15 OCTOBER 2010


Why was a summit meeting on Millennium Development Goals called on 20 September when it was clear that nothing could come of it?

Does an availability of a conference room justify gathering high-level heads of states and governments under a false pretense?

Not even the most obvious goal of cutting poverty in half by 2015 has been half-accomplished. There are still many gaps, more shortcomings, and a very long way to go.

It is NOT Secretary General Ban Ki-moon's shortcomings. If anything, he tried his best to put a brave face forward, soldiering on a framework crafted initially with the real aim of renewing the mandate of his predecessor. He did not need to identify personally with it.

Actually, it was a tactical error by the current Secretary General's advisors to insist on having him put his personal stamp on an obviously unproductive gathering.

The right approach should have been to sharpen the focus on the gaps, the possibilities, and the political obstacles. It is member states -- key member states -- not Secretary General Ban, who should have been held accountable.

Yet here they were, competing to take over the podium to make their own spin to their own audiences, while our Secretary General would dutifully grin and bear it.

Fighting poverty is a universal consensus. No one would argue against it. Every world head of state and government will compete to be seen as playing a leadership role. Descending on New York late September was a welcome opportunity for them to grandstand. Except for the photo opportunities, only our esteemed Secretary General looked unaccomplished. Triumphant claims accompanied photos of heads of state, while difficulties in reaching the target were accompanied by Ban Ki-moon's photo. He may feel that's part of his job. It isn't. Regaining a role for the U.N. lies in precisely and effectively presenting that role in comparison with the responsibilities of member states.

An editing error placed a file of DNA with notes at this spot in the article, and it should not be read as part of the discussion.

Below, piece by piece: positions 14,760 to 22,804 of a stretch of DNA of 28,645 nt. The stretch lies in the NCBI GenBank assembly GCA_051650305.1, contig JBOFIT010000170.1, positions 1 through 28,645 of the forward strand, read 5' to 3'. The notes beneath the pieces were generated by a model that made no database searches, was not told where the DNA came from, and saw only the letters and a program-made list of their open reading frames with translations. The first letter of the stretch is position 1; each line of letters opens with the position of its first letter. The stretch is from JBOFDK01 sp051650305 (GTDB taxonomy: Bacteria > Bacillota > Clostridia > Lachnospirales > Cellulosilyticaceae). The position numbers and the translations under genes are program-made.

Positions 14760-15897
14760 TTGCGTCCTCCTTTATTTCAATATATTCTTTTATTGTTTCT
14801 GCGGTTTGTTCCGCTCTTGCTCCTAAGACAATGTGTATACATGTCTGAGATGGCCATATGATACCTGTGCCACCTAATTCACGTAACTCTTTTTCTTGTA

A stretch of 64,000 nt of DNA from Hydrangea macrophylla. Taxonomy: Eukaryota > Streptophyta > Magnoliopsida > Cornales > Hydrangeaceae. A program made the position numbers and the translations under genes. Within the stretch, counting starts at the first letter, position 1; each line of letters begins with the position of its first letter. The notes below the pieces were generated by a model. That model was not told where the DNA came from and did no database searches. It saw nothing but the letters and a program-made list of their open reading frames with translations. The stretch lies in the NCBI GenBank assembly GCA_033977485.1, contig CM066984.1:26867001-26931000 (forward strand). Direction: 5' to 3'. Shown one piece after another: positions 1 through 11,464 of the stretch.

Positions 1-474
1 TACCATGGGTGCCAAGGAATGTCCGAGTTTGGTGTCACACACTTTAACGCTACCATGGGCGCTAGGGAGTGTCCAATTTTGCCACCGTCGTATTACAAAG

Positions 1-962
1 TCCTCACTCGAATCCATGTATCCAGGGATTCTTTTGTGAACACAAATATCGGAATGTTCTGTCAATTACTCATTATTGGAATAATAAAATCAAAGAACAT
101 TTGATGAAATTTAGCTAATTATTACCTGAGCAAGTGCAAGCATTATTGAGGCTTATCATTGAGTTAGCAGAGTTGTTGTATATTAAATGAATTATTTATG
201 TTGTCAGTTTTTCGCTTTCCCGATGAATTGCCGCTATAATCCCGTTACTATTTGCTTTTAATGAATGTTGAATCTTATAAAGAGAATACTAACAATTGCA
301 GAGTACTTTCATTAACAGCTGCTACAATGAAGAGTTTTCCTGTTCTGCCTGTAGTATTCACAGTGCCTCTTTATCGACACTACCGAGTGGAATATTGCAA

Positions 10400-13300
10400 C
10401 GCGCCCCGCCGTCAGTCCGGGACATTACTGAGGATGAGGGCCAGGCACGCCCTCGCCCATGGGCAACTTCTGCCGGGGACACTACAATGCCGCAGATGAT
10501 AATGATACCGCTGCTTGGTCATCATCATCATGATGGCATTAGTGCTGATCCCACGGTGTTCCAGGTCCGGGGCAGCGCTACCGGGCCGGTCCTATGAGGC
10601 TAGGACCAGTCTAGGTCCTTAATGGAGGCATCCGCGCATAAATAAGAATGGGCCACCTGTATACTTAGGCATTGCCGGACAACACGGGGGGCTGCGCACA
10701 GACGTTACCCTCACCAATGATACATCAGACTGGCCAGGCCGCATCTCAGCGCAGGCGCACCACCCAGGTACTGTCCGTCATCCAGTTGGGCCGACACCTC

As it happened, we got a lot of hot air in September in almost deserted halls, with no visible result, except perhaps a one-page photo of our friend Bono, fashionable "Development" guru, advertising for a special kind of luggage. Would Jeffrey Sachs be next?! We'd rather watch Shakira!